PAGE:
- Placing responsibilities on management to ensure that a health and safety management system is in place that includes a policy, that organisational responsibilities are defined and understood and that arrangements and procedures are developed to protect everyone such as working at height, manual handling operations, slips, trips and falls, display screen equipment use.
- Employers must appoint someone competent to help meet their health and safety duties. A competent person is someone with the necessary skills, knowledge and experience to manage health and safety.
- Conduct risk assessments and regular inspections and assessments of premises, equipment and systems of work.
- Provide a workplace that is safe to work in, with walkways and corridors that are adequate and free from slip and trip hazards and adequate heat, light and ventilation.
- Provide a safe system of work, such as ensuring equipment, plant, systems and machinery are safe to use, maintained and workers are trained and competent.
- Provide adequate facilities for employee welfare at work, such as washrooms, drinking water and toilet facilities and first aid.
- Complete assessments such as for asbestos containing materials or fire safety assessments, and put in place actions to eliminate risks or controls such as training to ensure managers and employees are competent to undertake their roles.
- Ensure employees are properly informed about workplace hazards, such as chemicals, processes and activities, and provide adequate supervision, training and instruction. Training must be provided free of charge to employees and within the working day.
The key to your duties hinges on the fact that the measures taken should be 'reasonably practicable' which is at the centre of the Act and qualifies the requirements.
This enables employers to assess and evaluate the risks and the costs in time, trouble or cost to eliminate or control the risk to an acceptable level. For example, it might be impossible to remove all risks from the workplace or prohibitively expensive, but it would be 'reasonably practicable' to train employees and ensure risks are regularly assessed and evaluated.
To help further guide employers there are Approved Codes of Practice (ACOPs) and Guidance Notes published by the HSE which should be taken into account in the decision-making process.
What are employee responsibilities?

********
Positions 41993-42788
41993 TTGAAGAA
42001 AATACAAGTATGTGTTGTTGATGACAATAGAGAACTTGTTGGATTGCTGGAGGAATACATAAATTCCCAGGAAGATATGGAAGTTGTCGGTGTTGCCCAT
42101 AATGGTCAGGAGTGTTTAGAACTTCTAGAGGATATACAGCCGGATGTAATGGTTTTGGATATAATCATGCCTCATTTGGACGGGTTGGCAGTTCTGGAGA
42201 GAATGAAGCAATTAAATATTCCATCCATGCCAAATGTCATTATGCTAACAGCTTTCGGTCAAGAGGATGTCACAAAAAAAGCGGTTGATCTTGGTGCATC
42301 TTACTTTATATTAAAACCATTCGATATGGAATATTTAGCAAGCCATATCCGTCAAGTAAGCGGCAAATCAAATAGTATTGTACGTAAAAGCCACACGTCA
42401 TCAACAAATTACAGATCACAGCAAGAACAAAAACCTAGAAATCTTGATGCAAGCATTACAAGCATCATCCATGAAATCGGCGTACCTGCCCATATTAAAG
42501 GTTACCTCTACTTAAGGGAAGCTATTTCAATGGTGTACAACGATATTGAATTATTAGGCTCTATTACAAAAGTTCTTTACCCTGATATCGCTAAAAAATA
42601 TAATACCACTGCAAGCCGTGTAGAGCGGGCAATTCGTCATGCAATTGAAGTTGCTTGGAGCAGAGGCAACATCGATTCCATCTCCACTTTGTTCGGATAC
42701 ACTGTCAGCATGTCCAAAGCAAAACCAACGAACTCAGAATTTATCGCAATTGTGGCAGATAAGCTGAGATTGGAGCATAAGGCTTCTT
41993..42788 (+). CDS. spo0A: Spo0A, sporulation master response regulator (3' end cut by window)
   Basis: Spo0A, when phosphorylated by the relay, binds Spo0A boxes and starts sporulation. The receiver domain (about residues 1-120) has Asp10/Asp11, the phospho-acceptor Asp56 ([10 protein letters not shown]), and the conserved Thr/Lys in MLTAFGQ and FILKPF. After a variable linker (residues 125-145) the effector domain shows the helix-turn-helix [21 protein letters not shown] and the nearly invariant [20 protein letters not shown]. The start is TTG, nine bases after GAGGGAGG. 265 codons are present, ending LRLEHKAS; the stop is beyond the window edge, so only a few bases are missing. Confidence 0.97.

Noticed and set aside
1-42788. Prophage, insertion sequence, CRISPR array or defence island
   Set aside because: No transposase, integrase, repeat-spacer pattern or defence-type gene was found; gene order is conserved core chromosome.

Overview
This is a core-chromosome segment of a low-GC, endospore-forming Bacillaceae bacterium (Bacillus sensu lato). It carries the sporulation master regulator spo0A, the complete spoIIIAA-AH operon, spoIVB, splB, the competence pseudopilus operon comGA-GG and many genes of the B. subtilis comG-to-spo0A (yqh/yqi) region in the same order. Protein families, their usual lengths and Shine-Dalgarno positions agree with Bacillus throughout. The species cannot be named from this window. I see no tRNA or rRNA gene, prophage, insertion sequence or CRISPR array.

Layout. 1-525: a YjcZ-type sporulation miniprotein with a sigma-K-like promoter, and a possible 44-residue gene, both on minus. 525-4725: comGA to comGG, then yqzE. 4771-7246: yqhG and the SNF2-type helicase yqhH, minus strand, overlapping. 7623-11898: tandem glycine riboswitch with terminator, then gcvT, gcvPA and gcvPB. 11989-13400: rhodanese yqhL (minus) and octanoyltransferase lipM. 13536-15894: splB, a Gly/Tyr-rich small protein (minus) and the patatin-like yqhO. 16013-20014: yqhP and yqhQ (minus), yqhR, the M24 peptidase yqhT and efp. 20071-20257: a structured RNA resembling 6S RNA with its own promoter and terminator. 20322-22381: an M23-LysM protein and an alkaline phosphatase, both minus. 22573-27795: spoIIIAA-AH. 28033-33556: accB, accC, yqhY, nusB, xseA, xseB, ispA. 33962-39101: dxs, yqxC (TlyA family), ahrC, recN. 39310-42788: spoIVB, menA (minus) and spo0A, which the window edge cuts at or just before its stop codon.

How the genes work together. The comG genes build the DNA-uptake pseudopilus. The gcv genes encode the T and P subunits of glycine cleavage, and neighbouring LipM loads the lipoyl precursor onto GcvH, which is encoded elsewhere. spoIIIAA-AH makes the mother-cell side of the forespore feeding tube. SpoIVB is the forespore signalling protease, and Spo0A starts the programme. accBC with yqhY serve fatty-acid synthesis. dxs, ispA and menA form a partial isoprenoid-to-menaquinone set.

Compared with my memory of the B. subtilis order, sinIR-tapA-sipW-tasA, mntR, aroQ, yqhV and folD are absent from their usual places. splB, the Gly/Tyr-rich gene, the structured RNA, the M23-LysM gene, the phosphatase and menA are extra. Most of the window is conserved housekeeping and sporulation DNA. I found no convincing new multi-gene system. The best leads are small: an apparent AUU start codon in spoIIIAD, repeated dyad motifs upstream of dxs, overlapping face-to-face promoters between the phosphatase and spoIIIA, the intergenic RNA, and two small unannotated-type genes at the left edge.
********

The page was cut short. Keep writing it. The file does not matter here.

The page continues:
The onus doesn't rest solely on the employer. Employees are expected to behave reasonably and take an active role in health and safety in the workplace. The Health and Safety Executive has some helpful Health & Safety posters and leaflets you can download and make available in the workplace.
Generally, employees should:
- Follow and adhere to the training provided by an employer.
- Take reasonable care on their own and other people's health and safety.
- Report incidents or concerns to a responsible person, such as a manager or supervisor.
- Work with the employer to create a safe working environment.
How is the Health and Safety at Work Act 1974 enforced?
The Health and Safety at Work Act 1974 is enforced by both the Health and Safety Executive, and under licence by local enforcement authorities, depending on the industry or aspect of safety regulated.
For example, the HSE generally conducts inspections and enforcement in construction and engineering organisations, whereas the Local Authority Environmental Health Officer will inspect and enforce in offices, hospitality and shops.
The Health and Safety at Work Act gives enforcing authorities a range of powers to inspect premises and check compliance with the Act, including unannounced entry to a site.
Inspection powers include the right to:
- Investigate and examine potential breaches to check compliance.
- Gain entry to premises without notice at reasonable times.
- Inspect documents, make copies, dismantle and remove equipment.
- Take samples of substances from premises.
- Seek assistance from staff, enforcement agencies and the police.
- Ask questions of employers and employees under caution.
Falling foul of the Health and Safety at Work Act 1974 can carry significant penalties for employers.
These range from Prohibition and Improvement notices that instruct employers to start or stop carrying out specific activities, either within a set timeframe or immediately. More serious enforcement actions can result in prosecution – for employers, managers and employees – as well as fines and even imprisonment for the most serious breaches.